A 2008 DNA test suggested the blood on the clothing used as evidence did not match Hakamada's, prompting a second retrial request from his lawyers.[10] Further tests in 2011 supported the conclusion.[7] On March 14, 2012, a blood sample was taken from Hakamada for a more accurate DNA test to compare with the blood sample on the shoulder of the T-shirt found among the murderer's clothes.[17] The blood was thought to be that of the attacker, and had been previously determined unlikely to be from any of the victims.[18] The testing revealed that the blood did not match Hakamada's DNA.[9] The prosecution disputed the validity of the DNA tests.[7]

On March 27, 2014, Hakamada was released from prison and granted a retrial by the Shizuoka District Court. A statement from the court said there was reason to believe evidence had been fabricated in the original trial and that keeping the 78-year-old jailed while waiting on the retrial would have been "unbearably unjust". Amnesty International remarked, "Time is running out for Hakamada to receive the fair trial he was denied more than four decades ago. If ever there was a case that merits a retrial, this is it."[9] A prosecution appeal of the decision to release Hakamada was denied.[19] Hakamada is the sixth Japanese death row inmate to be granted a retrial. Four of the previous five were eventually acquitted.[9]

According to a family member, Hakamada's mental health has badly deteriorated due to years in solitary confinement.[5] According to an anti-death penalty activist that visited him in 2003, Hakamada was then claiming he had become "the omnipotent God" who had "absorbed" Iwao Hakamada, taken over the prison, and abolished the death penalty in Japan.[3] A 2009 report on the death penalty in Japan by Amnesty International, said a psychiatrist had diagnosed Hakamada with "institutional psychosis".[20] In recent years, he had denied most visitation requests, including from family. Hakamada was admitted to a Tokyo hospital the day after his release to be treated for a possible case of diabetes.[19]


When Kumamoto came out in support of Hakamada in 2007, it shocked the Japanese public, casting light on the usually secretive justice system. Hakamada's case caused people to question the validity of the death penalty and brought attention to what critics describe as "inhumane" elements of the Japanese justice system.[3][5] In Japan, the police may interrogate a suspect for up to 23 days, and the suspect is not permitted to have a lawyer present during interrogation.[3] Because a false confession could be obtained easily under such harsh conditions, and because it was legal before WWII for police to torture suspects in order to obtain a confession, Japanese criminal courts will admit a confession as evidence only when a secret known by the perpetrator of the crime is contained therein. Moreover, Japanese courts do not permit guilty pleas; and so, even if the accused declares guilt, the courts may find the defendant innocent if the confession of guilt is determined to be inadequate.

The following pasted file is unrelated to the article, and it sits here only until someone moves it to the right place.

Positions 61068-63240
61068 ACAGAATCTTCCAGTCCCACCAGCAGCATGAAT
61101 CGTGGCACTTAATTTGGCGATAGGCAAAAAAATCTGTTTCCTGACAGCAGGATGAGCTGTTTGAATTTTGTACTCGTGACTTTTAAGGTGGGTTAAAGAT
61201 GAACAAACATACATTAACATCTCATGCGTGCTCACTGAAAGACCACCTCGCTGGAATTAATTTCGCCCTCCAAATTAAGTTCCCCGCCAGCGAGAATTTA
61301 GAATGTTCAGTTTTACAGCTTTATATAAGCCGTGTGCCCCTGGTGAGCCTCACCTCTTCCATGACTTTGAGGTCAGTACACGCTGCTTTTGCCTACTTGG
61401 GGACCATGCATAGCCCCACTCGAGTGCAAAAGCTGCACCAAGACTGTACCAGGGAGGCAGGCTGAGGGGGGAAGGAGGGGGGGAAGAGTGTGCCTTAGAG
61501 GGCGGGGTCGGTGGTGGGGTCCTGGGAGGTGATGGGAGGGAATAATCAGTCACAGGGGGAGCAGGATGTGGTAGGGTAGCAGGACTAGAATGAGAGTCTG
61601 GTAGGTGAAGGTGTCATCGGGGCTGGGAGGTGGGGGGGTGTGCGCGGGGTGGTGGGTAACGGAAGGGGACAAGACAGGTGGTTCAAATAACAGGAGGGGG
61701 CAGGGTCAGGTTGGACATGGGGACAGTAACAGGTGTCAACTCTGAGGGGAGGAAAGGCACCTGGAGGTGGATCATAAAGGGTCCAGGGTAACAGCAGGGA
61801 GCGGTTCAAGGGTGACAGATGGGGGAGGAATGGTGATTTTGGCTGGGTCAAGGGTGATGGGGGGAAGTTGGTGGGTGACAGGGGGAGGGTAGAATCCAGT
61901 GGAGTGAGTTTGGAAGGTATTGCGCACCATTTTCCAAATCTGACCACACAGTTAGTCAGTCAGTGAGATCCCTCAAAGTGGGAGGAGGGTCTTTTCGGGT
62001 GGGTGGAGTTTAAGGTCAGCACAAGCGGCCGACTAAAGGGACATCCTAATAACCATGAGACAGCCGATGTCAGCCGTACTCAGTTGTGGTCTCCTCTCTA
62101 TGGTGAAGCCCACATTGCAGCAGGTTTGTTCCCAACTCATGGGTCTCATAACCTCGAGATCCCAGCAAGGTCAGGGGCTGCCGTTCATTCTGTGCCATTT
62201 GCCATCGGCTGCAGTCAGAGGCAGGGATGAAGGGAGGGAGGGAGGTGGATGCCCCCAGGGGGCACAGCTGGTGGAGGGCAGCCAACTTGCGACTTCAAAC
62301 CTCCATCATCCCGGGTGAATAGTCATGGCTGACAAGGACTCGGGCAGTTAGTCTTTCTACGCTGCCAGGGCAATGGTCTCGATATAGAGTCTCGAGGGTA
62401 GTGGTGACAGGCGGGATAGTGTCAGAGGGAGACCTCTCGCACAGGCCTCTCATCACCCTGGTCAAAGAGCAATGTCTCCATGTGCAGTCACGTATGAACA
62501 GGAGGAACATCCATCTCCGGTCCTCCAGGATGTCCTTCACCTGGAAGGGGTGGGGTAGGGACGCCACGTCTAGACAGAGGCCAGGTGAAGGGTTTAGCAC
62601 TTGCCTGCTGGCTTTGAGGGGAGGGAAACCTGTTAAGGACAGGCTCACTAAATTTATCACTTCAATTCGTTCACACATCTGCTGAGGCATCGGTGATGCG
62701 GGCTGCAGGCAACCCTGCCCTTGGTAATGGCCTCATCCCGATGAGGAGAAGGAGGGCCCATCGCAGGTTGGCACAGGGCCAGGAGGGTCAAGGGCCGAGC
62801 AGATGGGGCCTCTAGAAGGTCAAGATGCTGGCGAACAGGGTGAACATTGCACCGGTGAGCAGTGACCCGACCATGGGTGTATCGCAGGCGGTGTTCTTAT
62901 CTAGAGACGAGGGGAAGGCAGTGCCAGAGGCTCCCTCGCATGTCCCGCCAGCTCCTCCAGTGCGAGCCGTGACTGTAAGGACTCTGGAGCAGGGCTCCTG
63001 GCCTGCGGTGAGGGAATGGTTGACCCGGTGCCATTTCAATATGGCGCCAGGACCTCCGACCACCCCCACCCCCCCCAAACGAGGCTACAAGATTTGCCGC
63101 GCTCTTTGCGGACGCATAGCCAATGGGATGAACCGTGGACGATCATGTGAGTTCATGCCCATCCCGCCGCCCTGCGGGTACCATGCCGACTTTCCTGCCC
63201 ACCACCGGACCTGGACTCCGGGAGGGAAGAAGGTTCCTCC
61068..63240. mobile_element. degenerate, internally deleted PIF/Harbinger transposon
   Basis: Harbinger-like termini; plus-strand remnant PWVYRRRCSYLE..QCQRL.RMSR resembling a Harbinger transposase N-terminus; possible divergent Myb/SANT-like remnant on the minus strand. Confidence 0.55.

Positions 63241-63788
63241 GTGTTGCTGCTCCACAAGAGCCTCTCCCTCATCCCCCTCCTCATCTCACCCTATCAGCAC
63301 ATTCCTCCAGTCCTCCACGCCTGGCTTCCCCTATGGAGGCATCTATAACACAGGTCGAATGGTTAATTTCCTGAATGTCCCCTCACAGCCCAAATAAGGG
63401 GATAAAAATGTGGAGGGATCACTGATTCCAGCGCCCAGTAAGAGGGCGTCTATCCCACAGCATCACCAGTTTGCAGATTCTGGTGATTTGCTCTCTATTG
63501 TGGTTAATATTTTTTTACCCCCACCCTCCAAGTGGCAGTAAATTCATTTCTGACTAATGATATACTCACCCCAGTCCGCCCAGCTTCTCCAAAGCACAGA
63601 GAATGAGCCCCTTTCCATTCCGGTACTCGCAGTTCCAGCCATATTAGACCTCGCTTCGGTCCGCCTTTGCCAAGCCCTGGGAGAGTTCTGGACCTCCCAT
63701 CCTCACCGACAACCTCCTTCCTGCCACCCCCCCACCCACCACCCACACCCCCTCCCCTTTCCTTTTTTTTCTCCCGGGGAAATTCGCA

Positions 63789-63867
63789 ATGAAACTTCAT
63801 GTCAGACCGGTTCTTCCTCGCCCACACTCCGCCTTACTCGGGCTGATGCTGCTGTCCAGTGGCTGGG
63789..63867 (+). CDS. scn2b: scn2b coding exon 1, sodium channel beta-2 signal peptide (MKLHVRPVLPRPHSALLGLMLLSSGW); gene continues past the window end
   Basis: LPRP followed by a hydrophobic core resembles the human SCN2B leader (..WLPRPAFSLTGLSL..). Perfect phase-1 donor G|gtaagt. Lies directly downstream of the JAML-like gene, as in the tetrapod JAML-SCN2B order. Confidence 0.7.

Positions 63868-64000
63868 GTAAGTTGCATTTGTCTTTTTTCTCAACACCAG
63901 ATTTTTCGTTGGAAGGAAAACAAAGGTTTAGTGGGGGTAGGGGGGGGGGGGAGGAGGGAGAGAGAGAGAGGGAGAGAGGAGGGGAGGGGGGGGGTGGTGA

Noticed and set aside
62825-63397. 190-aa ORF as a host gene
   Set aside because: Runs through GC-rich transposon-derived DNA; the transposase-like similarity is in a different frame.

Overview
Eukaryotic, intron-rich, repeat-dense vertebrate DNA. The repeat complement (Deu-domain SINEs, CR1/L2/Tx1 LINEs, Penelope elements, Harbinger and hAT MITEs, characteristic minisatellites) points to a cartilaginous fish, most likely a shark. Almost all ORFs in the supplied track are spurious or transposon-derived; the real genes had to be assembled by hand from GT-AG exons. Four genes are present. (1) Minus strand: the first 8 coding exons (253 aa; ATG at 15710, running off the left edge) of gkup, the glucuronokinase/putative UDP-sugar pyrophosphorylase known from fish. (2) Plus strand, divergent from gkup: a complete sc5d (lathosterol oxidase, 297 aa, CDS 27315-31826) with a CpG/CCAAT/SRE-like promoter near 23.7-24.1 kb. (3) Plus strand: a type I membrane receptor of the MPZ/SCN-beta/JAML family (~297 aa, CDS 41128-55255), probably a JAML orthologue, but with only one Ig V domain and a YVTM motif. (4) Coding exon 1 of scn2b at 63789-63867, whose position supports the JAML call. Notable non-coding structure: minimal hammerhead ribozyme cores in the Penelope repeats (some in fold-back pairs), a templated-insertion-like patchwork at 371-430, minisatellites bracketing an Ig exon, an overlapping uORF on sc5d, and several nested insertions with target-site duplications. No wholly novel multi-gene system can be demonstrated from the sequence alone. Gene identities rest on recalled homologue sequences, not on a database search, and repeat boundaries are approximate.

In capital punishment cases, in order to rule out the possibility that police may have forced a confession, the secret must be something that the police investigation did not discover at the time of the confession. Moreover, supervision by the prosecutor, in order to maintain the record of investigation, is considered the cornerstone of validity of confession as evidence. Due to its reliance on confession as evidence and proof of guilt, Japanese police put enormous pressure on the suspect to confess a guilty secret as this kind of confession is regarded as strong as forensic evidence. The vast majority of miscarriage of justice cases, in Japanese capital punishment cases, involve police faking the investigative record to make it appear as if the suspect confessed certain guilty secrets, which only the perpetrator of the crime could have known and it later became apparent that the suspect was being forced to sign a completely blank confession paper which the investigative police filled in for their convenience.[5]